30 The times of ignorance God overlooked, but now he commands all people everywhere to repent, 31 because he has fixed a day on which he will judge the world in righteousness by a man whom he has appointed; and of this he has given assurance to all by raising him from the dead.”
Next time the final paragraph of our study in Revelation.
(Commentaries on which I rely without direct quotation)
Athanasiou, K. (n.d.). Imperative. Accessed 8 September 2021 from https://www.greekgrammar.eu/pdffiles/imper.pdf
Beale, G. K. (2015). Revelation: a Shorter Commentary. Grand Rapids, MI: Wm. B. Eerdmans Publishing Co. Kindle Edition.
Carr, A. (1893). Matthew in The Cambridge Bible for Schools and Colleges series. Cambridge: UK, at the University Press. Accessed 30 August 2021 from https://www.studylight.org/commentaries/eng/cgt/matthew-6.html
Hendriksen, William. More Than Conquerors: An Interpretation of the Book of Revelation. Grand Rapids, MI: Baker Publishing Group. Kindle Edition. (p. 125).
Johnson, A. F. (1982). Revelation in Expositor’s Bible Commentary, ed. Gaebelein. Grand Rapids, MI: Zondervan.
Johnson, D. E. (2001). Triumph of the Lamb: A Commentary on Revelation. Phillipsburg, NJ: P&R Publishers. Kindle Edition.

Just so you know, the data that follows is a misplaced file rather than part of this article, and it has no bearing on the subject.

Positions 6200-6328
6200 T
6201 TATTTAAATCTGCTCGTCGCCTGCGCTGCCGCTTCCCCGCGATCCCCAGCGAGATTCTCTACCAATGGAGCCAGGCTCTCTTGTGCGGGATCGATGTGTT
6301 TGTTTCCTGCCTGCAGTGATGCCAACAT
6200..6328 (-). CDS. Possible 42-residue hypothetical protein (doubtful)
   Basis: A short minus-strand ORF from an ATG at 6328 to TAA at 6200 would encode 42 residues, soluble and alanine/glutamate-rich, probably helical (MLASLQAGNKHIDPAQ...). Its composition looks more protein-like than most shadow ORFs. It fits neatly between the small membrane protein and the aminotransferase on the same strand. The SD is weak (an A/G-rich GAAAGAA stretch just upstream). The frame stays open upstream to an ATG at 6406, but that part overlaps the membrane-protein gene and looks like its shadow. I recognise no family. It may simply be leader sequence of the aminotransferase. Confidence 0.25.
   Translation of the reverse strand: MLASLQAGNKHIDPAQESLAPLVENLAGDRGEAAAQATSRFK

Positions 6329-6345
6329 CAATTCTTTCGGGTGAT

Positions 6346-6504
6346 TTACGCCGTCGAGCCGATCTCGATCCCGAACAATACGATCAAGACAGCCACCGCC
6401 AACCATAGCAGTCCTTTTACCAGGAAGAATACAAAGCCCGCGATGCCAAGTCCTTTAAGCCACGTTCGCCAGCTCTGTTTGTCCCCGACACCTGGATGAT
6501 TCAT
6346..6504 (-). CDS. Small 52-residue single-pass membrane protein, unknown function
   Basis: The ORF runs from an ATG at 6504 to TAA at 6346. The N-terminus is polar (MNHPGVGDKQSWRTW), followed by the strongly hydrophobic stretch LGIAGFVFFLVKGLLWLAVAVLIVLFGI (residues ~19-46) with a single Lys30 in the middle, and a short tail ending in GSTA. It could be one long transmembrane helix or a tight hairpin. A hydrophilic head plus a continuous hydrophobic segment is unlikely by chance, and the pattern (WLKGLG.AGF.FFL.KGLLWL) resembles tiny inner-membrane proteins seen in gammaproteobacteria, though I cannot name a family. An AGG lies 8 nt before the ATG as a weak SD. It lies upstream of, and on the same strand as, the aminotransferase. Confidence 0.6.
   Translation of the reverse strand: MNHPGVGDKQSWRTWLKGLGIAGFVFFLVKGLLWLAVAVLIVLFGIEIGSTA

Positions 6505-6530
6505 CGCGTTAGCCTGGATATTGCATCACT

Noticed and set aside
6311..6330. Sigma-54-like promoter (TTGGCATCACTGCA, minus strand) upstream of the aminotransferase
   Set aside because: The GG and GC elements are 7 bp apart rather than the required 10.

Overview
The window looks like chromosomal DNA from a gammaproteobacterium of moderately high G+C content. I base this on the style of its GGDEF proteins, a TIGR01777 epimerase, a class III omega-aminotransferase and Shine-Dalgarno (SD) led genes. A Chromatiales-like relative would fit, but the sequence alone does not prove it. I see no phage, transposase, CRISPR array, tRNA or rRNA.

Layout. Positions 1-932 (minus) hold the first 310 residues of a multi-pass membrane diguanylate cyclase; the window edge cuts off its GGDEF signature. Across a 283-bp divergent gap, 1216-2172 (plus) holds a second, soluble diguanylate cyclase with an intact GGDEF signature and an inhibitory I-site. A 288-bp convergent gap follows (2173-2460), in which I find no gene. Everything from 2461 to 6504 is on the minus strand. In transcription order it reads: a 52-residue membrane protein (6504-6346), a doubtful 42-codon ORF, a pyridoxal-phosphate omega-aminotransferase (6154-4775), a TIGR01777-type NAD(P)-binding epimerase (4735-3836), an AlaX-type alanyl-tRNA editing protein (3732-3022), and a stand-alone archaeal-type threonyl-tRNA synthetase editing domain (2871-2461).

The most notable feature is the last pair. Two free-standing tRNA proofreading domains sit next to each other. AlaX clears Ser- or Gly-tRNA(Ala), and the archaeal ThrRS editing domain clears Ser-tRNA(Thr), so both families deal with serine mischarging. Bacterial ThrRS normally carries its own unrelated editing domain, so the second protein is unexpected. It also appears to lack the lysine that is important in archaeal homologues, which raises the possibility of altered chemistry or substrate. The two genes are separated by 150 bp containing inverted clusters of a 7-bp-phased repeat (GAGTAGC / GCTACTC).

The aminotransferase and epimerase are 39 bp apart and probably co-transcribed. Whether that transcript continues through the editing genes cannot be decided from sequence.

Johnston, J. K. (1992). Why Christians Sin. Grand Rapids, MI: Discovery House Publishing.
Kenner, C. (2000). The NIV Application Commentary: Revelation. Grand Rapids, MI: Zondervan Academic.
Morris, Leon. (1987). Revelation in Tyndale New Testament Commentary on the New Testament. Grand Rapids, MI: Wm. B. Eerdmans Publishing Co.
Pray. (2021). Accessed 8 September 2021 from https://www.etymonline.com/word/pray
Poythress, V. (2000). The Returning King: A Guide to the Book of Revelation. Phillipsburg, New Jersey: P&R Publishing.
Sproul, R. C. (2019). “What does simul justus et peccatur mean?” Accessed 19 September 2021 from https://www.ligonier.org/posts/simul-justus-et-peccator
Stott, J.R.W. (1986). The Message of Galatians, part of The Bible Speaks Today series. Downers Grove, IL: InterVarsity Press.